Record rain in South Korea’s capital Seoul this week flooded homes, streets and subway stations, killing at least nine people as forecasters warned of more rain to come.
The torrential rains subsided on Wednesday, although already flooded areas could receive an additional 300 millimeters (11.8 inches) of rain by Thursday, leading to further flooding and landslides, forecasters warned.
According to South Korea’s Ministry of Interior and Security, three of the dead were trapped in a flooded semi-basement. The ministry said some 17 others were injured and at least seven people were missing.
On Tuesday, China’s Foreign Ministry confirmed the deaths of two Chinese nationals. One was killed in a landslide at a hostel in Hwaseong, south of Seoul, while another suffered an electric shock during outdoor construction work during the storm.
More than 500 people have been moved to safer places and the ministry has provided tents, blankets and other support materials since the heavy rain in Seoul on Monday night. Meanwhile, officials are launching cleaning and rescue services, with the fire department having rescued 145 people till Wednesday.
According to the security ministry, around 2,800 structures were damaged, including homes, shops, retaining walls and other pieces of infrastructure, though most had been repaired as of Wednesday morning.
As of Tuesday night, parts of Seoul received up to 497 millimeters (19.6 in) of rain. At one point, the city recorded 141.5 millimeters (5.6 inches) of rain per hour – the highest rate since officials set the record in 1907.
Photos from across the city show people walking down the streets to their thighs in water during Monday’s flash floods.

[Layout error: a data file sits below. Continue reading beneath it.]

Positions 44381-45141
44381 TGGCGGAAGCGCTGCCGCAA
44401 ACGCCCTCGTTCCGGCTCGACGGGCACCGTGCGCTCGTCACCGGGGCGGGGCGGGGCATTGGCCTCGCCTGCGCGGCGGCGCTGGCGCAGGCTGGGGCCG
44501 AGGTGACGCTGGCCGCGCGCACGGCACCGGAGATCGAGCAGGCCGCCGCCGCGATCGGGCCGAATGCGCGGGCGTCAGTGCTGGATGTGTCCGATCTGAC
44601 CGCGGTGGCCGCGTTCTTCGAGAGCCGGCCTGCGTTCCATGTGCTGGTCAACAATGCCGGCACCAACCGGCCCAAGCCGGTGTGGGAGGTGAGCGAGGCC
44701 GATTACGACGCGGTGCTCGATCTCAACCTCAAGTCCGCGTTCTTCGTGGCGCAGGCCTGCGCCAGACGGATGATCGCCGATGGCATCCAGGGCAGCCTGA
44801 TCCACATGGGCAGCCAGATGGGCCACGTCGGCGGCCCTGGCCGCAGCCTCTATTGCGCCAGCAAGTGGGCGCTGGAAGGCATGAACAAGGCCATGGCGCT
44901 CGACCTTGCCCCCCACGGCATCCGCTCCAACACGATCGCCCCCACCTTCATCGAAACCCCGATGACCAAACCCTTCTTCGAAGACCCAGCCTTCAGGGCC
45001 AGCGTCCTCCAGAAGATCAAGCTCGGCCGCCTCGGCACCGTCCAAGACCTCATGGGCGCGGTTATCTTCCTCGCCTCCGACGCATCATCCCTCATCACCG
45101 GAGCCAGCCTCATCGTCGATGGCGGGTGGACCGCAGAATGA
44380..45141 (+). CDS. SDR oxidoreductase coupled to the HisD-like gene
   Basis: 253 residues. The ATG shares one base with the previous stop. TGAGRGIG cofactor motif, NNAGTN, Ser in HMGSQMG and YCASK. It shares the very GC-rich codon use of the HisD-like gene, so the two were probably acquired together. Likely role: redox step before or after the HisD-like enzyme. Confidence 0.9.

In parts of Seoul, drains were backed up and water poured into streets and subway stations, according to the Seoul Metro. Several stations have been closed and temporarily suspended on Monday night due to the floods.
Subsequent photos show rubble and rubble scattered on roads, shoppers trying to save their belongings, pavement crumbling to pieces and damaged vehicles that were washed away in flood waters.
Several areas south of the Han River were worst affected, including the wealthy, modern Gangnam district, where some buildings and shops were flooded and power went out.
South Korean President Yoon Suk Yeol offered his condolences to the victims on Tuesday, saying he would conduct an on-site inspection and work to prevent additional damage.
He also noted the need to review the country’s disaster management system, as extreme weather is expected to normalize rapidly due to the climate crisis.
Many countries in East Asia are now experiencing more intense daily rainfall, according to the Intergovernmental Panel on Climate Change, with the summer monsoon expected to grow stronger and more unpredictable.
According to CNN meteorologists, the period of heavy rain will continue until Thursday morning before Thursday afternoon.
Seoul typically receives an average of 348 millimeters (13.7 in) of rain in August – the wettest month of the year there. In many places so much rain was recorded in just one day.
Parts of Japan also rained on Monday night, with some areas of Hokkaido reporting flooding – but no casualties as of Tuesday. Officials have warned of the risk of flash floods and landslides.